This plan also would create a permanent center for Rocky Mountain Youth Corps. This structure would serve as the permanent base for RMYC as well as a science school, environmental center, outdoor youth activity center and a Nordic center in the winter.

The Emerald Mountain development is an opportunity to simultaneously address three community priorities: outdoor recreation/open space preservation, youth activity center and affordable housing.

If our community can turn this vision into reality, we can look back in 10 years and say, "We did something great. If we do not, we will look back with deep regret.

Dan Smilkstein

Steamboat Springs

Comments

mtroach 6 years, 3 months ago

Dan sold the parcel you are referring to to the city two years ago. It's now part of the City of Steamboat's open space, and remains open to the public.

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mtroach 6 years, 3 months ago

Dan's letter is right on about Emerald mountain. Unlike the other big developments that have been on the table of late, Orton's proposal gives more back to the community than it asks. His development, and the extra recreational rights that go along with it would expand and make permanant one of the greatest park expanses our city could ever ask for, a 6000+ acre natural wonder know as Emerald mountain.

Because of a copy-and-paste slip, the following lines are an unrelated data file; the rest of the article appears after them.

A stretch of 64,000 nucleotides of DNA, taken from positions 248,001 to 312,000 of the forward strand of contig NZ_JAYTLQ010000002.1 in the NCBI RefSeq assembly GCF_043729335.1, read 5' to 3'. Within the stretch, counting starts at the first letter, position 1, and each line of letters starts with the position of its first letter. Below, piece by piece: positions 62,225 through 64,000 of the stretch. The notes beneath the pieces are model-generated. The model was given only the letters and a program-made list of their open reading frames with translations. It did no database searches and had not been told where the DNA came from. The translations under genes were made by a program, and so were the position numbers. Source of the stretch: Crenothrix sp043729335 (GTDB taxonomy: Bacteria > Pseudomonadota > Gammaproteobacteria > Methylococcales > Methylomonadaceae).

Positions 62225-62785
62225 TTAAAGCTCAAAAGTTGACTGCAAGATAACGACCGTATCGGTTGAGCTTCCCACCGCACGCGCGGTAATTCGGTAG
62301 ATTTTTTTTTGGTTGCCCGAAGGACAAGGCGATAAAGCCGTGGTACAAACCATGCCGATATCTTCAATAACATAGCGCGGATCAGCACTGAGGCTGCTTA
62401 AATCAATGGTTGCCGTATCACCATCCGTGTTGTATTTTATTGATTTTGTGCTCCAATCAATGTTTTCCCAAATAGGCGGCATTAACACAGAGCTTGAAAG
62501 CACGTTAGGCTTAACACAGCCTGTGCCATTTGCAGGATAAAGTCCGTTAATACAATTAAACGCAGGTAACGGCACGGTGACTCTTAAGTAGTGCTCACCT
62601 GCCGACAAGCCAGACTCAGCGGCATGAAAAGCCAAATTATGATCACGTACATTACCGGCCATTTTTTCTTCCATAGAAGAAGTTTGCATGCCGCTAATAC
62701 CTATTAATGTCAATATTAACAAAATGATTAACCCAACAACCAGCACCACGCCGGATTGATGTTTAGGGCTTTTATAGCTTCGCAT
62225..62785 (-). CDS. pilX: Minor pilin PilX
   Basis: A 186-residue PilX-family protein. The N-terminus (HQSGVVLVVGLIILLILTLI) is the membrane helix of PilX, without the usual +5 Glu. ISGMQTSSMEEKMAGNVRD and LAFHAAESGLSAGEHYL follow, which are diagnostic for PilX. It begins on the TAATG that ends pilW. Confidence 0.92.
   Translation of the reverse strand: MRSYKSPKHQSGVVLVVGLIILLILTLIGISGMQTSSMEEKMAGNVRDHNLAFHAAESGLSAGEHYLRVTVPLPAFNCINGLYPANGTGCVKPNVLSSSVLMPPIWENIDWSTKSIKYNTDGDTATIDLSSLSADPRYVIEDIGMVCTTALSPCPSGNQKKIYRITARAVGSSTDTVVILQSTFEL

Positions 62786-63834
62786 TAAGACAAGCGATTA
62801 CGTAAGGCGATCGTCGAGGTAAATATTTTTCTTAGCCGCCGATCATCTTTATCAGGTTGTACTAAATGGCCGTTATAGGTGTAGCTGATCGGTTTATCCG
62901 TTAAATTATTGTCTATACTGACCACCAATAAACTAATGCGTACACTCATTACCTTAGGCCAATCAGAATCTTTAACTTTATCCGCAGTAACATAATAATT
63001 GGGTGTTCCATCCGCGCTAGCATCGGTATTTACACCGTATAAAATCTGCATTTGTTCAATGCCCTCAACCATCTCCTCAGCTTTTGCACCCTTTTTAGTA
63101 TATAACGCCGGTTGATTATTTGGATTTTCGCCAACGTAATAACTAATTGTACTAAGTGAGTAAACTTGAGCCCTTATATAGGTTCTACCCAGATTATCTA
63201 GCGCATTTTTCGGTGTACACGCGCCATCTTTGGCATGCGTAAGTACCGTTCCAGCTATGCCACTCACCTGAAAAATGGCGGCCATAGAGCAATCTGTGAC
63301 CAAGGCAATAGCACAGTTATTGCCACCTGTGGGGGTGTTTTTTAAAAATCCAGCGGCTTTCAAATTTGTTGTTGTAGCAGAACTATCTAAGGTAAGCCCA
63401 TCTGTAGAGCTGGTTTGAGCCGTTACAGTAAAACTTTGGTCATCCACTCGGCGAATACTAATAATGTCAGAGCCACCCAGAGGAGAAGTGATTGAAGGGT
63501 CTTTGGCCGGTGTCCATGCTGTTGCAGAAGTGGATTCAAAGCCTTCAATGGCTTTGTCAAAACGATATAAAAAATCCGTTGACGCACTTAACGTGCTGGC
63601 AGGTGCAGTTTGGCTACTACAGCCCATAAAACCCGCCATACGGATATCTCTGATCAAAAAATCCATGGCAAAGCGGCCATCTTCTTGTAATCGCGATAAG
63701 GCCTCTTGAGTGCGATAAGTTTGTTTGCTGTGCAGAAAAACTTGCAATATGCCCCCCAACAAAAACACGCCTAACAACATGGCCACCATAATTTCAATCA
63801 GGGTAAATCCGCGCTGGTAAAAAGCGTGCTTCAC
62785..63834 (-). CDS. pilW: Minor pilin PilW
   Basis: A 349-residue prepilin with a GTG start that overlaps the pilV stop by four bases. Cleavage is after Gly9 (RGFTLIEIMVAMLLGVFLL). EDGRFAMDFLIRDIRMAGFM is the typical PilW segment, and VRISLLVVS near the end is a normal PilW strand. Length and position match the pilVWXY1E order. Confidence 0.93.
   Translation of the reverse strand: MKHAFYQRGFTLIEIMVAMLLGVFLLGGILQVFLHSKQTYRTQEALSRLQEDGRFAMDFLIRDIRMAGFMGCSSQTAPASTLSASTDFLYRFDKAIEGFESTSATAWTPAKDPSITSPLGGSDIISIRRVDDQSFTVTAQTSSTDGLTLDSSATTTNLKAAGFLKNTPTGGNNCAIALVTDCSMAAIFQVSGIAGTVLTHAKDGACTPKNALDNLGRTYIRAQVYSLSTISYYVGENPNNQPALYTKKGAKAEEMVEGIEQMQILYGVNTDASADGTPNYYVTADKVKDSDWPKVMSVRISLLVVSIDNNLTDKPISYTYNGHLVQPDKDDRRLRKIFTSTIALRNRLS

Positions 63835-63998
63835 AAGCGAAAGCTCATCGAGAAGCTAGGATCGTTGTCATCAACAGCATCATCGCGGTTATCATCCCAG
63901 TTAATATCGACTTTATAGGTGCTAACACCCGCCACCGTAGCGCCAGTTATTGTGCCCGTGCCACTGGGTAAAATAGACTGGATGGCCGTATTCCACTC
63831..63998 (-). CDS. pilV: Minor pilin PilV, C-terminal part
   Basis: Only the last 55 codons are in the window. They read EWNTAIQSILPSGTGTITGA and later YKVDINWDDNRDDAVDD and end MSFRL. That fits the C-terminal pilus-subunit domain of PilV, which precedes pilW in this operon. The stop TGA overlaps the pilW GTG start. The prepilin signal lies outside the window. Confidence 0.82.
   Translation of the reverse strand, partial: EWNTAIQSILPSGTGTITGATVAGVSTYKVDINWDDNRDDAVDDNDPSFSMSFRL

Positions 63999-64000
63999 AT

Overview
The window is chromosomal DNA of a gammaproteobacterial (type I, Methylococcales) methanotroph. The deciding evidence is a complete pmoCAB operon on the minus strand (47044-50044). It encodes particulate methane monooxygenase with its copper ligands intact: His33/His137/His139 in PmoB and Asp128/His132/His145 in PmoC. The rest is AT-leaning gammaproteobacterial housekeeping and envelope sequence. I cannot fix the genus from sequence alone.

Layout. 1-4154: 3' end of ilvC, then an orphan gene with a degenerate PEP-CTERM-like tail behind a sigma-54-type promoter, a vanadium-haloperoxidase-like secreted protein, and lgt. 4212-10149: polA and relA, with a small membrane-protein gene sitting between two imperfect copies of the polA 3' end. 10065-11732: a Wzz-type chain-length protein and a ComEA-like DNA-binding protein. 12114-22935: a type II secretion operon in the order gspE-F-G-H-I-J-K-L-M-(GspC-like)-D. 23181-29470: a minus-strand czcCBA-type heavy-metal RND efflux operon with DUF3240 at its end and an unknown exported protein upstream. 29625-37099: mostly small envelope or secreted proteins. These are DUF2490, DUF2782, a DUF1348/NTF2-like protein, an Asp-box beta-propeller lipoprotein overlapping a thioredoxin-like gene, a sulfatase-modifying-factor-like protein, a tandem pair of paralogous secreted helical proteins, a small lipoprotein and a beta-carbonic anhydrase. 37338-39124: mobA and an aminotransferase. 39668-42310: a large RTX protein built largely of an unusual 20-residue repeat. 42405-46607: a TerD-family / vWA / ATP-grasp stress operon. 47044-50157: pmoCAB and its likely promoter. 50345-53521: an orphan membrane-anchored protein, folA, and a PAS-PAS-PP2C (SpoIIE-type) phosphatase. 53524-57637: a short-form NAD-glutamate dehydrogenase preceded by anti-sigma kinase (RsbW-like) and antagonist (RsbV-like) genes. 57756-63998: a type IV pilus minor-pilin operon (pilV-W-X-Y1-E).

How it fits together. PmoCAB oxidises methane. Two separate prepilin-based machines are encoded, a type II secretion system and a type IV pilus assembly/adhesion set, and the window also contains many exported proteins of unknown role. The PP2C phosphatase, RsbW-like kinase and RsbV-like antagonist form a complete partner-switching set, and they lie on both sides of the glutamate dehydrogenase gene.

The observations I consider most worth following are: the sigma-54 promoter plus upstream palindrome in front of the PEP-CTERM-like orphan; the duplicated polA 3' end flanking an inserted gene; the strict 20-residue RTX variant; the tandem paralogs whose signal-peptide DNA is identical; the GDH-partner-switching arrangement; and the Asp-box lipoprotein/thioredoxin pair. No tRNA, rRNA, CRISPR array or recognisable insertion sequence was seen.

Emerald serves not just hikers, runners, bikers, horsemen, hunters, and skiiers, but also is home to elk, bear, grouse and mt.lions. I'm for allowing Orton to bring his development into the city and develop some of the land close to town, so that the beautiful northern flank of Emerald can be saved for future generations.

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WZ 6 years, 3 months ago

I like what I read, but I'm not swallowing all of it.

I don't like such dense housing in this region.

Keep the density in the new developments going up further West of town.

I think large parcel development is the lesser of two evils on Emerald.

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Neil O'Keeffe 6 years, 3 months ago

Tell me Dan, do you still own the 10 acre parcel at the top of Blackmere that you have had for sale over the past 5-10 years? If so I think that your support of Lymans project may be a bit biased, as the value of the lot would increase substantially with this proposed development nearby. I think a development of this size and density is far too much for the area and proximity to downtown. However, I do agee with you that this parcel secured with the recent BLM land would indeed create an Emerald Park to be admired by all. I'm hoping that a comprimise can be made so that the benefits to RMYC, nordic, biking and hiking enthusiasts can be realized for year's to come. Believe!